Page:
Tuesday, April 12, 2011

Gemsweeper is a new colorful puzzle game

Gemsweeper by Lobstersoft is a colorful puzzle game. I have to admit that at first my attention was drawn by the graphics and background design, which are very impressive. Then a tutorial started which vividly showed all the game rules and I felt comfortable playing within minutes.

But I think that it may have been a bit too long for a tutorial. The rules of the game are not really that difficult to understand.
The game board consists of cursed tiles and gems which are all faced down. A player needs to uncover the pattern made of gems and break the cursed tiles. There is always a numerical hint along the side and top for each row and column showing how many gems are in the line and you must find out where they are using this info.

It actually seemed very easy at first and I didn't think I would spend much time on this game. But the further I went the more difficult and challenging the levels became. At the beginning it was 5x5 tiles of rows and columns, later 5x7, 10x10 and then more and more. I even got Time Penalty for trying to open the cursed tiles several times, and by that time I knew the game was not as easy as it had seemed at first sight. If you get Time Penalty many times you can even lose a level and then you have to start all over again. So do not click on tiles randomly, you can smash a gem with a hammer!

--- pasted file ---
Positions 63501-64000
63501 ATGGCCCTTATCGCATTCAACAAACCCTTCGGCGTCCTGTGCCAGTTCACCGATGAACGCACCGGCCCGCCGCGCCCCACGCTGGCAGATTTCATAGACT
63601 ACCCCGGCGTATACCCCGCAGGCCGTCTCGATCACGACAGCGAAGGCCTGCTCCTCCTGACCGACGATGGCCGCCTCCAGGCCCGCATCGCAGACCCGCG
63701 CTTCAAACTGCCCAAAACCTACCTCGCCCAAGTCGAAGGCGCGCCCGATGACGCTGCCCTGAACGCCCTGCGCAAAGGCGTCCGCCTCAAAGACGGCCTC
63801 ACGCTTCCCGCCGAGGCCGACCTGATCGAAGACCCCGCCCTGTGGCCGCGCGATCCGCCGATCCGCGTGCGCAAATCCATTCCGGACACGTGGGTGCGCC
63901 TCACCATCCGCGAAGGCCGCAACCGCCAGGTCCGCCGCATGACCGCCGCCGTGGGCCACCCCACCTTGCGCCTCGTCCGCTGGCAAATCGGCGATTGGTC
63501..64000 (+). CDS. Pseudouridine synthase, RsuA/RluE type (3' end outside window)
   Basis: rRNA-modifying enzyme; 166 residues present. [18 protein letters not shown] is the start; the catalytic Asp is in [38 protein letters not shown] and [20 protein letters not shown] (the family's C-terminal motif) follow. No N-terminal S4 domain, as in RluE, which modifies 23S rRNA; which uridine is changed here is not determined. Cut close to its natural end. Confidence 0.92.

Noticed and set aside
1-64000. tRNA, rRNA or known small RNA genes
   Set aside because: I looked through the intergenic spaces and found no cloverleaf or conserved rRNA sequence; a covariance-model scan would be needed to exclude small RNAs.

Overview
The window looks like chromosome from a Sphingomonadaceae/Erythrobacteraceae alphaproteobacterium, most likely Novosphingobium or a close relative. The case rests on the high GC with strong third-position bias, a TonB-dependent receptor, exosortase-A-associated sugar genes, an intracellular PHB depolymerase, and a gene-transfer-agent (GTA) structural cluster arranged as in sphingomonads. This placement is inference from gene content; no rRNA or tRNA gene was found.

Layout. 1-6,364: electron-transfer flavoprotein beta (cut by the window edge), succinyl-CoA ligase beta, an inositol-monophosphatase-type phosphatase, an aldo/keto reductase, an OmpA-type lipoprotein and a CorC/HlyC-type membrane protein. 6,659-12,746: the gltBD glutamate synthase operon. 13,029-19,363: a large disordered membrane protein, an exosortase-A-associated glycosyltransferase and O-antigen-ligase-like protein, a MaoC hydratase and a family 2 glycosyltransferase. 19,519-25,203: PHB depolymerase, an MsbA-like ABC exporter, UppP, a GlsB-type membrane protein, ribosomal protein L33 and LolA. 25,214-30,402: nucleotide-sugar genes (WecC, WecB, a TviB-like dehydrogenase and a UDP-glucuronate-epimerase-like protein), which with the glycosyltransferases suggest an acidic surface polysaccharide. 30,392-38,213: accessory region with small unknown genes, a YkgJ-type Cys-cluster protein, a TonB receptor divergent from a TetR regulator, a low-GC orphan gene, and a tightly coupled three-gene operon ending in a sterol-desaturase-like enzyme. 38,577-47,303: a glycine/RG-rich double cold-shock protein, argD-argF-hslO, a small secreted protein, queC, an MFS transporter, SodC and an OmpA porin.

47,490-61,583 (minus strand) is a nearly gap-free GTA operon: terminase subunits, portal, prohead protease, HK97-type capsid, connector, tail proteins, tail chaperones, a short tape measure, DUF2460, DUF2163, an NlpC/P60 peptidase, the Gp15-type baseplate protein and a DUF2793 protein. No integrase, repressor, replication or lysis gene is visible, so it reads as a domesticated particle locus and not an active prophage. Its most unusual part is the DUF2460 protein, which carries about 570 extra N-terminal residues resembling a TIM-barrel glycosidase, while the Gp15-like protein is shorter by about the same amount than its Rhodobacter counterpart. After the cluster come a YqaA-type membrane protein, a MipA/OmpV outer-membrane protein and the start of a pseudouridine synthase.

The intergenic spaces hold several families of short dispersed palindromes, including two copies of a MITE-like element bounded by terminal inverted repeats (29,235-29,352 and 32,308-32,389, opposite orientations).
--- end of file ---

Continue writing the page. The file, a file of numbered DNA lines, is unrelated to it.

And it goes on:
But what is the game goal? It is in helping Topex, a mythical statue, reconstruct the temples of his hometown of El Dorado. And you travel from one lost city to another somewhere deep in jungle earning score points and treasure hunting ranks. One thing which definitely should be mentioned is Professor McGuffog who helps you with the hints and rules and sometimes makes cheesy jokes. Also he can repair a smashed gem with the Magic glue for you (You can see how much magic glue is left - at the bottom of the game screen there are yellow pots).

Gemsweeper offers over 200 unique puzzles to solve which will definitely remind you about your childhood when you made your own puzzles in a puzzle board on a table or floor and not on a computer.

On the whole, I would say I had a lot of fun playing this particular game.

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